When Harvey Clark moved his family to Chicago from Mississippi after having served in World War II, he, his wife and two children rented a two-bedroom apartment, which they shared with another black family of five. Yearning for a little more room to breathe, Clark found a suitable apartment for his family in all-white Cicero. When they tried to move in, they were met by a crowd of protestors. The Clarks sued and won the right to occupy the apartment, but when they attempted to move a second time, the mobs gained force and eventually stormed their apartment. They threw down all their furniture from the third-floor and set it ablaze. "In an hour, the mob destroyed what had taken nine years to acquire," wrote the historian Stephen Grant Meyer as quoted in Isabel Wilkerson's important history of the Great Migration, The Warmth of Other Suns.

This is not a history that has been mine. But it seems l like one I ought to learn, especially if I want to enter the yearning and hoping, even the longsuffering required for Advent.

"For years now I have heard the word 'Wait!'" wrote Martin Luther King, Jr, from a Birmingham jail cell. King been arrested for his participation in peaceful civil rights protests and chastised by a group of Southern clergymen who called his action "unwise" and "untimely." "This 'Wait' has almost always meant 'Never," King continued. "Perhaps it is easy for those who have never felt the stinging darts of segregation to say 'Wait.' . . . I hope, sirs, you can understand our legitimate and unavoidable impatience."

If Advent is about longing, maybe it is also about unavoidable impatience. The world is not yet put to rights: there is too much suffering and poverty and war. Dimly, I sense the myopia of my privilege, how it affords me distance from the everyday experience of degradation. But if I mean to be formed by Advent, then I must, at the very least enter imaginatively the tragedy of every act of injustice—and seek to relieve it, as often as, by God's grace, I can.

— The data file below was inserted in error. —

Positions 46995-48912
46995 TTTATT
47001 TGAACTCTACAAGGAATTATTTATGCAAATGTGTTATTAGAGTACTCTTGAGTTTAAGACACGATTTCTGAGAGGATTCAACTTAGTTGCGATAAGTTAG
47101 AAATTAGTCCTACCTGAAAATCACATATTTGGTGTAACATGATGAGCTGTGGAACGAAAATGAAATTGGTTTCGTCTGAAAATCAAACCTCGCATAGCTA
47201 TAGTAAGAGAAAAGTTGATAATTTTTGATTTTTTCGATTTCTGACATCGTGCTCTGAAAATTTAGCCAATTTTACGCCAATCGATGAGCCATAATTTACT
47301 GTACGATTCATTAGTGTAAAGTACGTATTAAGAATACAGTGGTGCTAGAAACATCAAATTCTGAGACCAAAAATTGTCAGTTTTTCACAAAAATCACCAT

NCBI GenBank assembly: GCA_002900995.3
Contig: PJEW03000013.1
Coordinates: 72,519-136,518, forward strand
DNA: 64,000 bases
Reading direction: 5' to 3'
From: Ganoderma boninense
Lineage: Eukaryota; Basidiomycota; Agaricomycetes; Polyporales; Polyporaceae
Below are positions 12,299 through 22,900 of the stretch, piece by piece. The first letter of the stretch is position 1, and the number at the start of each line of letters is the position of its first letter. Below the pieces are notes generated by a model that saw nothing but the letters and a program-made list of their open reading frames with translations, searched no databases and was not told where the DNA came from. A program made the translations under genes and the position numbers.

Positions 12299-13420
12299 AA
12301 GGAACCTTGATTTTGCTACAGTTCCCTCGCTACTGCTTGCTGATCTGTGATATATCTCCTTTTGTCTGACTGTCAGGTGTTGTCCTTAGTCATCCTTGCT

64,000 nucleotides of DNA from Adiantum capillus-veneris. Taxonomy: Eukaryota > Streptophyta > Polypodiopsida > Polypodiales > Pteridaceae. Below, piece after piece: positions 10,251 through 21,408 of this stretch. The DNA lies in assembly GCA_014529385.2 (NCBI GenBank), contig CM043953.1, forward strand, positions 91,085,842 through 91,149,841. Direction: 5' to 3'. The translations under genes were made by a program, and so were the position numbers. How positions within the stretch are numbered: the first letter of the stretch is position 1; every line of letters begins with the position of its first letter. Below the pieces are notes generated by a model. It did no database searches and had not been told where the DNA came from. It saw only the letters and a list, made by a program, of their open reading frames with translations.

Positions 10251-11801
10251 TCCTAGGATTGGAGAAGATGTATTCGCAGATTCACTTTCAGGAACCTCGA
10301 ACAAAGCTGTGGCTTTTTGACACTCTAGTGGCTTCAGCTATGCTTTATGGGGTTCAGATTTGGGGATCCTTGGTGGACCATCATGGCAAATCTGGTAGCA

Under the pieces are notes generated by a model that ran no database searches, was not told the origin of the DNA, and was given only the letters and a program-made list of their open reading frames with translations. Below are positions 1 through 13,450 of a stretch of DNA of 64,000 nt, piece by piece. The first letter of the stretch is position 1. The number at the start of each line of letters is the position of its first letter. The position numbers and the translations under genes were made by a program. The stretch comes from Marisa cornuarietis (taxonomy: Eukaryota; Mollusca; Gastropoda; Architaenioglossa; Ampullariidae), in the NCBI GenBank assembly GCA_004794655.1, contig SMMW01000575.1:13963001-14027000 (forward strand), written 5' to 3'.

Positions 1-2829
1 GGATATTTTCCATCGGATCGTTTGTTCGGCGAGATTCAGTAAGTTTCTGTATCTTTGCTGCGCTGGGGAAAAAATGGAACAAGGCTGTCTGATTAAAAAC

Martin Luther King, Jr. lamented in his Letter from Birmingham Jail that he'd often heard southern ministers support integration because it was the law. "But I have longed to hear white ministers declare, 'Follow this decree because integration is morally right and because the Negro is your brother."

This Advent, I recall the patience of the tired. And remember my common ancestry with the poor and the powerless.

Come, Lord Jesus.

Advent's Invitation: Sing a New Song

jenmichel@me.com

I'm reading Silence - and Other Surprising Invitations of Advent by Enuma Okoro, and the first week of reflective readings centers on questions of doubt and unmet longing. We don't often associate doubt with the season of Christmas, but historically, that is the most appropriate way to understand the story. This past Sunday, our pastor took as his text Isaiah 9 and was quick to remind us that Jesus arrived in a time of darkness and gloom. The Miracle of Light exploded over a landscape of despair, and I suppose Advent may be the most appropriate time to speak of our sadnesses and deep disappointments, our doubts and unmet longings. Living with life and its losses can be our greatest invitation into the longing for Advent and the coming of the Promised One Whose name is Wonderful Counselor, Mighty God, Everlasting Father, Prince of Peace.

Okoro reminds us of the gifts our believing community gives to us when we find ourselves in our own private backyard of grief - both chronic and acute. "Sometimes when we find ourselves too burdened by the extent of our longings, too prayed out, or too exhausted with coming before God, we can look to others to bear our burdens prayerfully until we regain our own strength of spirit. A believing community shoulders hope when circumstances seem hopeless. A believing community speaks boldly into despair and longing and suggest that things do not have to remain as they are in the presence ef a holy, imaginative God."

There is incredible tension in that place of worn out, exhausted faith where our own prayers have run out of gas, and it's the prayers of others, which propel us forward. But it can be a beautiful place of expectation. Faith is the looking forward, the believing for new vistas of goodness. Longing and loss, darkness and gloom aren't final chapters in God's story: "The people who walked in darkness have seen a great light; those who dwelt in a land of deep darkness, on them has light shined."

And what is to be the result of our coming to Advent with this sense of expectation - and of Advent coming to us in the full brilliance of Christ?